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Defying the Odds

Defying the Odds
New book about the 2016 election.

Monday, December 11, 2017

The Bizarro Politics of the Tax Bill

In Defying the Odds, we discuss the tax issue in the 2016 campaign.  

Sahil Kapur at Bloomberg:
The 2009 economic-stimulus bill contained a one-year tax break worth $800 for married couples in 95 percent of working households -- a little over $15 a week. A February 2010 poll found that just 12 percent said their taxes had been reduced. More than half, 53 percent, said they saw no change. A remarkable 24 percent thought their taxes had increased.
“Virtually nobody believed they got a tax cut,” said Jared Bernstein, an economist who worked in former President Barack Obama’s White House. He called it a source of frustration at the time.

That 2009 tax cut contains warning signs for President Donald Trump and congressional Republicans. Their tax plans would deliver about the same level of initial relief to households with incomes between $40,000 and $100,000 -- roughly $800 on average -- according to data from Congress’s Joint Committee on Taxation. If those numbers hold, and if history’s any guide, Trump’s working-class voters may not feel the tax cut he has repeatedly promised them.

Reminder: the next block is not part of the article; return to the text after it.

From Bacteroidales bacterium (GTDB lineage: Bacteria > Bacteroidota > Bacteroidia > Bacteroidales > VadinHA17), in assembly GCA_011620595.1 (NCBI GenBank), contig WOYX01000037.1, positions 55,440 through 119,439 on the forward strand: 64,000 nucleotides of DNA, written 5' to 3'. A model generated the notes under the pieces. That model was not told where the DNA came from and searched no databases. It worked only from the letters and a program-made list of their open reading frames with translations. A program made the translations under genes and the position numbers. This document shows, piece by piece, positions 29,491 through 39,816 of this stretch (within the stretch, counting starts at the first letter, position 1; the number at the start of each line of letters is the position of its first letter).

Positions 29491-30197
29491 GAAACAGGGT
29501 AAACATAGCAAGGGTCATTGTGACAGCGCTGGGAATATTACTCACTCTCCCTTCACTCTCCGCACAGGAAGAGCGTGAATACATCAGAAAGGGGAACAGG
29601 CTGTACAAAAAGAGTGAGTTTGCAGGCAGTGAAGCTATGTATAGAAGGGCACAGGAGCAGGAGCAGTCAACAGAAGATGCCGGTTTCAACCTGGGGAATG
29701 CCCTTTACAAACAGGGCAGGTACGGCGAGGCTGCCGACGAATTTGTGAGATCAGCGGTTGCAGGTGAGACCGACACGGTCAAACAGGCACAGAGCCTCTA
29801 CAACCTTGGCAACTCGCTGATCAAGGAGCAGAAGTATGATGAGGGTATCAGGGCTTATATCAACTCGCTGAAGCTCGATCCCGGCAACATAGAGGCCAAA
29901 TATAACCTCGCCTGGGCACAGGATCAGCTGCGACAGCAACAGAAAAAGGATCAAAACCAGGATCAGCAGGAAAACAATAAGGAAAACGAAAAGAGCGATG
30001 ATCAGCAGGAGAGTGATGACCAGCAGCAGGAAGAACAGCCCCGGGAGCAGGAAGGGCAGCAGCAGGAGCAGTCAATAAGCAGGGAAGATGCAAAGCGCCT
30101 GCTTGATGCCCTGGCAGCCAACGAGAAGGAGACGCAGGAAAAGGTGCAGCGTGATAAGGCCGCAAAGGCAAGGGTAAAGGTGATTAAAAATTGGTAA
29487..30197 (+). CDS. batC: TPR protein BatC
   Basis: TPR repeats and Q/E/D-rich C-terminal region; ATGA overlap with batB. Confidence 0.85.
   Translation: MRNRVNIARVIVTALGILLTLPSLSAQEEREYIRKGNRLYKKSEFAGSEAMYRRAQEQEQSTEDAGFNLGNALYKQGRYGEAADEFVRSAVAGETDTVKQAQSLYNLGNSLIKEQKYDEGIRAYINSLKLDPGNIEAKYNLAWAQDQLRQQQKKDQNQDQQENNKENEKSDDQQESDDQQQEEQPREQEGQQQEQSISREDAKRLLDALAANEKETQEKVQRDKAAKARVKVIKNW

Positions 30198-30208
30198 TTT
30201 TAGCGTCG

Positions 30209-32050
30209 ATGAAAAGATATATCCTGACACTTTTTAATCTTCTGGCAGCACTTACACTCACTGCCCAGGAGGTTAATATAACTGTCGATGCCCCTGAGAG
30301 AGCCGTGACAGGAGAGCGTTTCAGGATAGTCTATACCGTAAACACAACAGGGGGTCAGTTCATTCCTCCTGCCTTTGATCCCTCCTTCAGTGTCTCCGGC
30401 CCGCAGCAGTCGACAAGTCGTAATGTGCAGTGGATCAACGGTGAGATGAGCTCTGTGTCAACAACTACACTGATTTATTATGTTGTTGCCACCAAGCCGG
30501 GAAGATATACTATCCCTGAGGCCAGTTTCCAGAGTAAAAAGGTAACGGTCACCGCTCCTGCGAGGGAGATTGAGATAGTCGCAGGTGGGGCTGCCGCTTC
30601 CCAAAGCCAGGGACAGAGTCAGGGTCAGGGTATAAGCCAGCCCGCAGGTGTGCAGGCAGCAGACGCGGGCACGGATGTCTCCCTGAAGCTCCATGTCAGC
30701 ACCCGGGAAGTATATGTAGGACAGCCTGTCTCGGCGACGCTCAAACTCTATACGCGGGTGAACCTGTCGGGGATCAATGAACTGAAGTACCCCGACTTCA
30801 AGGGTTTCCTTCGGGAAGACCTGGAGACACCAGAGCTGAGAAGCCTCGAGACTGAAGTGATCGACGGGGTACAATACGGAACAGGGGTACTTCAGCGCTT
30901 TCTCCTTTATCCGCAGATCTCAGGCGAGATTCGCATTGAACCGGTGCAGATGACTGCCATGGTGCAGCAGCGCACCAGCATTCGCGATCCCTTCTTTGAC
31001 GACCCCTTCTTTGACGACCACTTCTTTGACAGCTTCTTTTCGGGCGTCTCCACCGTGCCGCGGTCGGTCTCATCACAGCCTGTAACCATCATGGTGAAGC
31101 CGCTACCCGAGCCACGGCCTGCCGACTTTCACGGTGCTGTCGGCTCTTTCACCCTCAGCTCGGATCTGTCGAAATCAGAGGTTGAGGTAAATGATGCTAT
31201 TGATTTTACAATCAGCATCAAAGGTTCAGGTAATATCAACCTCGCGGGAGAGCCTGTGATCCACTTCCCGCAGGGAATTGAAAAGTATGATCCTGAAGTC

Alexander Bolton and Naomi Jagoda at The Hill:
Rubio on Friday warned there are “going to be problems” if Senate and House negotiators working on the final legislation reduce the bill’s child tax credit or increase the corporate rate without making the child tax credit refundable to help lower-income families.
“It makes a lot of sense in a tax reform bill to provide some relief to those on the lower end of the income scale as well as the upper end,” said Whit Ayres, a Republican pollster who does work for Rubio.
Ayres said Rubio is right that “it will help the overall perception of this bill if it’s perceived of helping everyone who’s working, not just those at the upper end of the income scale.”

Another Republican senator who commented on the condition of anonymity said that “lowering the corporate rate is never popular.”

“Forty-four percent of the country won’t see anything and then they see headlines about a big corporate rate cut,” said the lawmaker, explaining the weak public support for the bill.